The Society of Chiropodists and Podiatrists has tabled a motion at the 2009 TUC Congress highlighting the foot health problems high heel shoes can inflict on women’s feet. Many are forced to wear high heels as part of employer dress codes which can lead to long term foot and back problems.For further information on working feet see the working feet leaflet
The 2008 TUC Working feet and footwear - Health and safety at work guidance report estimated that around 80 per cent of the adult population have some form of foot problem. It is also believed that around 2 million days are lost to the economy through sickness absence as a result of lower limb disorders. While not all of these are a result of work activities, a large proportion is. Our feet are exposed to many dangers at work and, like every other danger; the risk can be avoided or removed if employers take simple straightforward steps to protect their workers.
Workers should be able to wear the footwear that is appropriate to their occupation, working environment, and feet. That means employers should ensure that the risk assessment they have to do by law includes risks to the feet.
Women workers should not be made to adhere to a dress code that can damage their feet and should have the choice to wear footwear that will not leave them prone to long term foot health problems. In addition women should feel secure in the knowledge that their employers will support them in maintaining healthy feet.
The motion to the 2009 TUC congress asks employers to work in partnership with trade unions, staff, and local Health and Safety reps to ensure that proper risk assessments are carried out, and where high heels are deemed a health risk should be replaced with comfortable shoes.
Eddie Saville, Director of Employment Relations commented, "This is a serious issue for women in the workplace, and we at the Society of Chiropodists and Podiatrists want to ensure women workers are never forced to wear high heels which we believe can lead to foot health problems in the short, medium and long term."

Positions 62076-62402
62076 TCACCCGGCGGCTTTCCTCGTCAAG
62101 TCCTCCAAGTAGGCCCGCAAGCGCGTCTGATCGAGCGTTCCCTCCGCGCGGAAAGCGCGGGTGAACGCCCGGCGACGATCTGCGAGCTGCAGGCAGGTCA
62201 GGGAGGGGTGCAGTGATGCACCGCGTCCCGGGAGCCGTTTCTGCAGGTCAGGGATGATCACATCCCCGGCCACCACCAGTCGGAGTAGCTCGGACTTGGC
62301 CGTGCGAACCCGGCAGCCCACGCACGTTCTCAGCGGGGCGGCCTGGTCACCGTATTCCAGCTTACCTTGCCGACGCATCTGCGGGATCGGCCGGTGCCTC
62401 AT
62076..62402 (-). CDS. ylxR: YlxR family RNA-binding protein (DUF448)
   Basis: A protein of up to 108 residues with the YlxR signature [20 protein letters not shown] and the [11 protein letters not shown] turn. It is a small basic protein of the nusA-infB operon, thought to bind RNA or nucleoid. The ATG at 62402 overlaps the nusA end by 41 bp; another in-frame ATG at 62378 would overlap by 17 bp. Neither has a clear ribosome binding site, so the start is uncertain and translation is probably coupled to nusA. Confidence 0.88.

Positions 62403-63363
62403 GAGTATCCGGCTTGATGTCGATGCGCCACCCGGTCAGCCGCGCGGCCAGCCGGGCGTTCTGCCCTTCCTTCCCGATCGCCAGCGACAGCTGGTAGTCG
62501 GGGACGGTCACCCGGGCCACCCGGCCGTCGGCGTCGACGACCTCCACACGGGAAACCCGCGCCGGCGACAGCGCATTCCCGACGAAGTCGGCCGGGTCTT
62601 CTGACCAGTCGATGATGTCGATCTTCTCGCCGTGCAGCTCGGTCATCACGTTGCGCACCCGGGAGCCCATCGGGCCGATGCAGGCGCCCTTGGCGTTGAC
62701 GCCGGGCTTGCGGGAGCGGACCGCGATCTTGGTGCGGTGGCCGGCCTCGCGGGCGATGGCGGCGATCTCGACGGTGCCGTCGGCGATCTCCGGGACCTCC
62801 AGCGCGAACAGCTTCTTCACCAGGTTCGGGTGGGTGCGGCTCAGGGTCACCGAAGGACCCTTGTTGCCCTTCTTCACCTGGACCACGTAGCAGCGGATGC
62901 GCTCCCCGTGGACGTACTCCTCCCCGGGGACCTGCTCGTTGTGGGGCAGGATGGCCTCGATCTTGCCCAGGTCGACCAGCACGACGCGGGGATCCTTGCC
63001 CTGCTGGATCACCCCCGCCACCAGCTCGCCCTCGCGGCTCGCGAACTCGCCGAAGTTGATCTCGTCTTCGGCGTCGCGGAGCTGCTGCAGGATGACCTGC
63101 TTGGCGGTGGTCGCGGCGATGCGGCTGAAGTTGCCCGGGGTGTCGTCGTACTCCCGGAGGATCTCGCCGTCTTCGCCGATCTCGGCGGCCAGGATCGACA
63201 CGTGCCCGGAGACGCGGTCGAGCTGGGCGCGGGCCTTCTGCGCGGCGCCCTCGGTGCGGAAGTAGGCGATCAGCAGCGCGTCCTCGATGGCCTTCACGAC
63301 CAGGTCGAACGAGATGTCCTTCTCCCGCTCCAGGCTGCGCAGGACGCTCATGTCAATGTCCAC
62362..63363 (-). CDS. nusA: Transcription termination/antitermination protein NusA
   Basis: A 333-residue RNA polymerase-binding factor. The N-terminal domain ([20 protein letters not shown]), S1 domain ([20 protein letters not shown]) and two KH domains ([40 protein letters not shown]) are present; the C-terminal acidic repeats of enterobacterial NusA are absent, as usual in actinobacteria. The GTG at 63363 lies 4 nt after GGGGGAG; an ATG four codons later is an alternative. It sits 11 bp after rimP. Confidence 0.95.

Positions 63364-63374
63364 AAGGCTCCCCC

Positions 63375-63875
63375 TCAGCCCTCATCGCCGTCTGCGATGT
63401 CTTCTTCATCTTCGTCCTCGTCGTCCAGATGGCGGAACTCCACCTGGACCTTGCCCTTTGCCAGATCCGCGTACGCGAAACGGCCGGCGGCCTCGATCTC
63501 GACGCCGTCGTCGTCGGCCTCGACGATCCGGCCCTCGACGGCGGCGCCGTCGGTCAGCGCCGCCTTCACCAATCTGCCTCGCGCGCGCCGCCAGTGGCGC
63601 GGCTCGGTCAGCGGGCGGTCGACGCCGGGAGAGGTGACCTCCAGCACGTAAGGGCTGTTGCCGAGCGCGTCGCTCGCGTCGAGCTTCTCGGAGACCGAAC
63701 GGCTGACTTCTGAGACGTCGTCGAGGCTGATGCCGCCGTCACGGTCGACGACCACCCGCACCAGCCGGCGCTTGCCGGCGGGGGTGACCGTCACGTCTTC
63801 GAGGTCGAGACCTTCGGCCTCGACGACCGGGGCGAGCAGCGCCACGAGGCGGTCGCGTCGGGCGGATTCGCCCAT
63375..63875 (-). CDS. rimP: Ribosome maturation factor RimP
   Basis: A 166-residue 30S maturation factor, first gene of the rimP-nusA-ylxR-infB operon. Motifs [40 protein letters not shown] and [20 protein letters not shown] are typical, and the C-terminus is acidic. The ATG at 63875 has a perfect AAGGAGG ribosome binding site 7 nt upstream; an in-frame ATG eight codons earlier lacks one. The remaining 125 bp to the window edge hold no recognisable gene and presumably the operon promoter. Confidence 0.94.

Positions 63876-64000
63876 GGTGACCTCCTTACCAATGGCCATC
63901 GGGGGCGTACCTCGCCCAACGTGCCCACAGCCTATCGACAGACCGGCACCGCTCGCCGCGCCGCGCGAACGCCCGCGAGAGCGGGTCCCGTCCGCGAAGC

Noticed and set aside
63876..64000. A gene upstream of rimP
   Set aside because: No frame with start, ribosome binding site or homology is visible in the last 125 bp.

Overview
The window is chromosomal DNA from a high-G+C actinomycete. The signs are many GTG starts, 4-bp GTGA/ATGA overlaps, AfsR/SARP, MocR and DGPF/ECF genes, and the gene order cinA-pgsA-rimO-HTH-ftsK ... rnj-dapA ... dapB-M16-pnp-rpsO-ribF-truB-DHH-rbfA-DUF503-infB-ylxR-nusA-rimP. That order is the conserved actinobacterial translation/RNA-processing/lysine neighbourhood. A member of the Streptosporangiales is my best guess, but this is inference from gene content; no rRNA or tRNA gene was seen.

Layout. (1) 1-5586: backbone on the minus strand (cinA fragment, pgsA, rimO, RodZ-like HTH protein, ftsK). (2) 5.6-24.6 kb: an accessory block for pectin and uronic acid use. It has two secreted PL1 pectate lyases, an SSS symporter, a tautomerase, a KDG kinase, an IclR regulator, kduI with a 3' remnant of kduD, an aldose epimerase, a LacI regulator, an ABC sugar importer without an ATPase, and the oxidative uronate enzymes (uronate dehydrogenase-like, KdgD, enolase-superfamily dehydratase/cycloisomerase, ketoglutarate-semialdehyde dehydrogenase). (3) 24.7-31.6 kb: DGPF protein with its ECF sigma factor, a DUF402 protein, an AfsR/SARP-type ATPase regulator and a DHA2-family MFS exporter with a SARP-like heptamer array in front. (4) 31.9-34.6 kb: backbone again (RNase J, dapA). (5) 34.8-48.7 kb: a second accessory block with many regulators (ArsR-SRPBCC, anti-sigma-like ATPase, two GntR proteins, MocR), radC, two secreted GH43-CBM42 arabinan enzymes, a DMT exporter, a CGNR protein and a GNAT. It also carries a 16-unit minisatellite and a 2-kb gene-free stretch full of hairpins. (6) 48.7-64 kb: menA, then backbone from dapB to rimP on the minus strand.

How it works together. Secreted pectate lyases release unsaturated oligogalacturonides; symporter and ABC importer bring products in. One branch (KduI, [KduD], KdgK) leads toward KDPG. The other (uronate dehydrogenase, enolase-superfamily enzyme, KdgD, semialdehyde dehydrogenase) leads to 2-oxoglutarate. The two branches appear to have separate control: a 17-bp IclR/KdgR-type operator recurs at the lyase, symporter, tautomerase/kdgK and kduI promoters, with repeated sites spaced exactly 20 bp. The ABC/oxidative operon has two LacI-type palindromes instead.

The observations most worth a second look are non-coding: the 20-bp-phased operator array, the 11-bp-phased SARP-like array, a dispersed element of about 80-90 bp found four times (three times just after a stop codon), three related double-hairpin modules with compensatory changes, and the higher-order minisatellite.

Feet bear the brunt of daily life, and for many workers prolonged standing, badly fitted footwear, and in particular high heels can be a hazard in the workplace. Around 2 million days a year are lost through sickness as a result of lower limb disorders.
In 2007 the Society of Chiropodists and Podiatrists launched its working feet campaign to give women some helpful foot care advice on how ‘working feet’ problems can be avoided. Following this campaign in 2008 the TUC issued guide called "Working Feet and Footwear" which includes a checklist for the Health and Safety Representatives.
Many employers in the retail sector force women workers to wear high heels as part of their dress code. Wearing high heels can cause long term foot problems, such as blisters corns and callus, to serious foot, knee and back pain, and damaged joints. However more needs to be done to raise awareness of this problem so that women workers and their feet are protected.
Congress calls on all employers who have dress codes that promote high heels to examine the hazards their women workers face and ensure that proper risk assessments are carried out, and that where these show the wearing of high heels is hazardous they should be replaced with sensible and comfortable shoes.
High heels may look glamorous on the Hollywood catwalks but are completely inappropriate for the day to day working environment.
For further comment please contact:
Eddie Saville, Director
Employment Relations Department
Society of Chiropodists and Podiatrists
1 Fellmongers Path
Tower Bridge Road
London SE1 3LY
Notes to Editors
The TUC guide to working feet is available on www.tuc.org.uk/extras/footwear.pdf
The Society of Chiropodists and Podiatrists is the biggest professional body and trade union for registered chiropodists and podiatrists in the UK. It provides educational and professional support and guidance for registered chiropodists and podiatrists.
Women in jobs such as air stewardesses and shop-workers are required to wear court shoes or high heels as part of their dress code. The Society’s spokesperson Emma Supple spoke on ITN lunch time news on Wednesday 16 September 2009, high- lighting the long term health risks of wearing heels in the workplace.
Following that motion, The Society has also featured in The Independent, Metro, The Guardian, The Times, The Daily Telegraph and all national papers.
"Two million working days are lost a year through lower limb problems, we are not trying to ban high heels as they are good for ‘glamming’ up but they are not for the workplace" podiatrist and Society spokesperson Lorraine Jones was quoted in the Metro newspaper.